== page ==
Copyright 1976, by Glenn Lord
Zebra edition published 1976
Berkley edition published November 1979
Swords of the Red Brotherhood
Black Vulmea's Vengeance
The Isle of Pirate's Doom
(out of 5)
This book was part of a series of Robert E. Howard collections put out by Berkley in the late '70s (reprints of the Zebra Books series).
Terrence "Black" Vulmea, we are told, was an early seventeenth century pirate, who learned his woodcraft amongst the natives of North America. Next to Conan himself, Vulmea is my favourite Robert E. Howard character, perhaps because he is so very similar to the barbarous Cimmerian. So many of REH's heroes were grim and brooding, while Vulmea seems to be having a lot more fun -- in a buccaneering sort of way.
Unfortunately, Robert E. Howard only wrote two tales featuring Vulmea, neither of which saw print during his lifetime. I'm not sure why the character was so unsuccessful. Perhaps there was a bias against pirate stories?
Of the two Vulmea stories here ("The Isle of Pirate's Doom" is a non-Vulmea pirate yarn), it is a toss-up which is the better. In "Black Vulmea's Vengeance", Vulmea concocts a scheme to revenge himself on a British officer who had tried to hang Vulmea as a child purely because Vulmea was Irish. Making up a story of hidden treasure, he leads the officer, Wentyard, into some ruins, where, surrounded by hostile natives, there is no way out (except for Vulmea, of course). The natives fear to actually enter the ruins, for, as we soon learn, a very good reason...
This is a very atmospheric piece, with steadily building suspense as Wentyard begins to suspect he may not be alone in the shadowy ruins. At the same time, it has (for REH) some unusual character twists. While Vulmea is very similar to Conan, there is a subtle difference between them: Vulmea, for all his bluster, seems slightly softer, more human. When Vulmea learns that Wentyard has a wife and daughter back home, he reluctantly takes pity on the officer. In Howard's stories there is rarely room for forgiveness, and the ending here sticks in the reader's mind. (REH used a similar ending in the Solomon Kane poem, "The One Black Stain".)
As far as I know, this is the only time "Swords of the Red Brotherhood" has ever seen print, but many readers will find the story familiar, since it is a rewrite of the Conan story, "The Black Stranger" (retitled "The Treasure of Tranicos", by L. Sprague de Camp).
Here, Vulmea plays a more peripheral role in a yarn largely told from the viewpoint of Francoise, the niece of a French count, Henri d'Chastillon. The Count has fled to the west coast of America to escape the revenge of a slaver/witch doctor. A pirate, Harston, shows up, mistakenly believing the Count came to this coast looking for treasure. Then the witch doctor arrives and the Count, terrified, offers his niece to Harston if Harston will help him escape. Finally, Vulmea puts in an appearance, having located the treasure which Harston wanted. A deal is struck with each party trying to double-cross the other, natives attack, and...well, let's just say, the Count probably should have stayed in France.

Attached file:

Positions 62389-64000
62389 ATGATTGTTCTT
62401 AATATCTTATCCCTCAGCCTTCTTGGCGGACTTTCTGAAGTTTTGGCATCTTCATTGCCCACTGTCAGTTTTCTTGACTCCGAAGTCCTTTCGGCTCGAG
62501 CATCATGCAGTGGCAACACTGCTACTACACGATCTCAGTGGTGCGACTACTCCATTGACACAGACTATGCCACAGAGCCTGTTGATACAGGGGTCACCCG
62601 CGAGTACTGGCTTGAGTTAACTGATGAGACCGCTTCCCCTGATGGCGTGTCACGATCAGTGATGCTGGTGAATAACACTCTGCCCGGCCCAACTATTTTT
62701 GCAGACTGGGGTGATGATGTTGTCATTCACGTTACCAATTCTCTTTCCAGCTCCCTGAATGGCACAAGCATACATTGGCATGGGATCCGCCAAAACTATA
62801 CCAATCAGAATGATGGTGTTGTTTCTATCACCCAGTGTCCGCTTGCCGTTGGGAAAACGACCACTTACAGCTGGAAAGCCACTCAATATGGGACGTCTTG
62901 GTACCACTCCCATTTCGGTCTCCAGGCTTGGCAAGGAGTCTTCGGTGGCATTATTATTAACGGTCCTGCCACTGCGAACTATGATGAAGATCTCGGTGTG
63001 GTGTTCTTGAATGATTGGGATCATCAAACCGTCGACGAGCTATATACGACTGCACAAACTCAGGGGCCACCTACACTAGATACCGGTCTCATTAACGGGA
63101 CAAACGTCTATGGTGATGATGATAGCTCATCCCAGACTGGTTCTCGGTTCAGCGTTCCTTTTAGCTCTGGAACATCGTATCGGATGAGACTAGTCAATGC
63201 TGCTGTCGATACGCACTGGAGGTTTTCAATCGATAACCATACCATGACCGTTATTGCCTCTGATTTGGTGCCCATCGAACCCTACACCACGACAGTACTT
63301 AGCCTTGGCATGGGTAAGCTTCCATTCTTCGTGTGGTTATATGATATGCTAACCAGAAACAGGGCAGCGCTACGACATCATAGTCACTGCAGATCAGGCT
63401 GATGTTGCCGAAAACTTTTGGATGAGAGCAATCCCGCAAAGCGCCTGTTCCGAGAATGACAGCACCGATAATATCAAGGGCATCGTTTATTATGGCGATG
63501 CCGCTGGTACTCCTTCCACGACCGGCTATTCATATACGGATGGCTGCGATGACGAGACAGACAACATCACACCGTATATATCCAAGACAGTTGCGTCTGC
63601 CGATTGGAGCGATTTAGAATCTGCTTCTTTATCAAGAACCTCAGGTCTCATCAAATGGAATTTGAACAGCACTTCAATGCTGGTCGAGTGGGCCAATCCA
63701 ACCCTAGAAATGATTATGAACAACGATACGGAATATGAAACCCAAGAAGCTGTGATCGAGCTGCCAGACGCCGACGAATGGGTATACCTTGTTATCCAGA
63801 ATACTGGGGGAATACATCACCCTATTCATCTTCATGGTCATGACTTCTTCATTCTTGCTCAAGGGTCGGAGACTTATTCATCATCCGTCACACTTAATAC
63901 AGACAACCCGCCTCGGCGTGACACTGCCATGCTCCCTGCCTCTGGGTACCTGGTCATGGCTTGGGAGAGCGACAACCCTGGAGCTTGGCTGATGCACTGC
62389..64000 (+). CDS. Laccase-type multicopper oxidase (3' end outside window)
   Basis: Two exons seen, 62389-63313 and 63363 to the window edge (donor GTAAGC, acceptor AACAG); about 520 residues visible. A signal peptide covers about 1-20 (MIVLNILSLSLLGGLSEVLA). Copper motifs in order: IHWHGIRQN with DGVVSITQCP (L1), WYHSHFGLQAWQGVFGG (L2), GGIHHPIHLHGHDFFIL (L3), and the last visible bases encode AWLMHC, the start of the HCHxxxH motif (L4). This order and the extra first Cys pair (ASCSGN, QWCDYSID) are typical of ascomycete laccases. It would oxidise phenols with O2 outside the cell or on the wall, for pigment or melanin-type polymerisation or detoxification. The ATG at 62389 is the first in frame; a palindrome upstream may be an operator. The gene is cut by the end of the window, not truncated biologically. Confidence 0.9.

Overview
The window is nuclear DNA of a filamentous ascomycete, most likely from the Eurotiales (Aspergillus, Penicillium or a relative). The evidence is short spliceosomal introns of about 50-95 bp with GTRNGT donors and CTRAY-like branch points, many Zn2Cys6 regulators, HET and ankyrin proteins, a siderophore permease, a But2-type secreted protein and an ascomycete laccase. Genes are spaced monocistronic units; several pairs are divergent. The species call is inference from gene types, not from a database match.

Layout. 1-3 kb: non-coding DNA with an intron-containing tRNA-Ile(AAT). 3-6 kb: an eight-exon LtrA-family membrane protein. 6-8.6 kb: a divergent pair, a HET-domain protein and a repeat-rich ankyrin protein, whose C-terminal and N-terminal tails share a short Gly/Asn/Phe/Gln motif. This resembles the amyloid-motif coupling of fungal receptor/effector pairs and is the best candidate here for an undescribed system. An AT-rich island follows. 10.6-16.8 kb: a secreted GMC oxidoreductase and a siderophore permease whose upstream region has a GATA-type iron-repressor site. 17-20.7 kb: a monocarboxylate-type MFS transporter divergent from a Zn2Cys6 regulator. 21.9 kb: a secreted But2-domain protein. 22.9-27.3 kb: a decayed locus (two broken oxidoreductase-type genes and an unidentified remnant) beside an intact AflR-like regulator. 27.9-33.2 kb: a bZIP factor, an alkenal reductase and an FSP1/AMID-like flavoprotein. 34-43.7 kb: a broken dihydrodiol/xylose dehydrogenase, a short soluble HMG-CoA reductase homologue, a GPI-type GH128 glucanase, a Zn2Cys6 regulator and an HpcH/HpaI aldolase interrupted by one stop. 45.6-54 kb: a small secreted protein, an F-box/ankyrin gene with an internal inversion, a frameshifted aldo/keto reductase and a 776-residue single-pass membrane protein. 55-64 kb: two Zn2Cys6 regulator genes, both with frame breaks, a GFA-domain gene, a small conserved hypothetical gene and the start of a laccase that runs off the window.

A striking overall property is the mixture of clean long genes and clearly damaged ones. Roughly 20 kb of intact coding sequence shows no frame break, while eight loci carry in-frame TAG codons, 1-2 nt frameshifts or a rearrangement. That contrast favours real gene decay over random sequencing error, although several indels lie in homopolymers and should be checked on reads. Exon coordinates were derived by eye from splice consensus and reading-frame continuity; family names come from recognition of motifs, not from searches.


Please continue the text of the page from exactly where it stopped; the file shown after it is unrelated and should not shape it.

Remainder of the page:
For all the swordplay, this story reads more like a gothic melodrama than a pulp adventure, with the isolated location, the count with the deep, dark secret, the tormented and abused niece, and the plots and counter-plots lending the whole thing a Wuthering Heights ambiance. Apart from Francoise, however, the characters are not especially fleshed out or complex. Each is driven by a single impulse -- the Count by fear, Harston by greed, Vulmea by...greed, too, I guess. Nonetheless, the story is very compelling, and, as usual, REH tells it as a mystery, with two central questions: who is the "black stranger"?; and what was it that attacked Vulmea in the cave?
Depending on who you believe, "Swords of the Red Brotherhood" was either a rewrite of "The Black Stranger" or vice versa. Karl Edward Wagner insisted that evidence in the original manuscript proved the former was the case.
It may seem strange to say, but, having read both versions, I find I don't really care for the Conan story. Partly, this is because the Vulmea story is slightly shorter. All the scenes are the same, but Howard trimmed a sentence here, a phrase there, producing a tighter, more effective narrative. Another reason may have to do with the milieu, which works for Vulmea, but doesn't work for Conan. For a more thorough discussion about this, see my review of "The Black Stranger".
The final story, "The Isle of Pirate's Doom", is a weaker offering, told more as a romance than an adventure, but nonetheless still pretty good. Told from the first-person point-of-view, our hero, shipwrecked on an island, encounters a female pirate, Helen Tavrel, and together they search for a lost treasure in a swamp. The hero is unusually sensitive for a Robert E. Howard character, and frankly, not very heroic. Helen Travrel is somewhat better, but also, for a blood-thirsty pirate, seems surprisingly prone to tears. By the climax she has pretty much lost any credibility as a seadog, being reduced to a fairly standard damsel in distress.
In 1977, Zebra Books put out a Vulmea pastiche called The Witch of the Indies, by David C. Smith (co-author of the Red Sonja books, etc.). I don't know if any other books followed, but I'm afraid I can't recommend this one.
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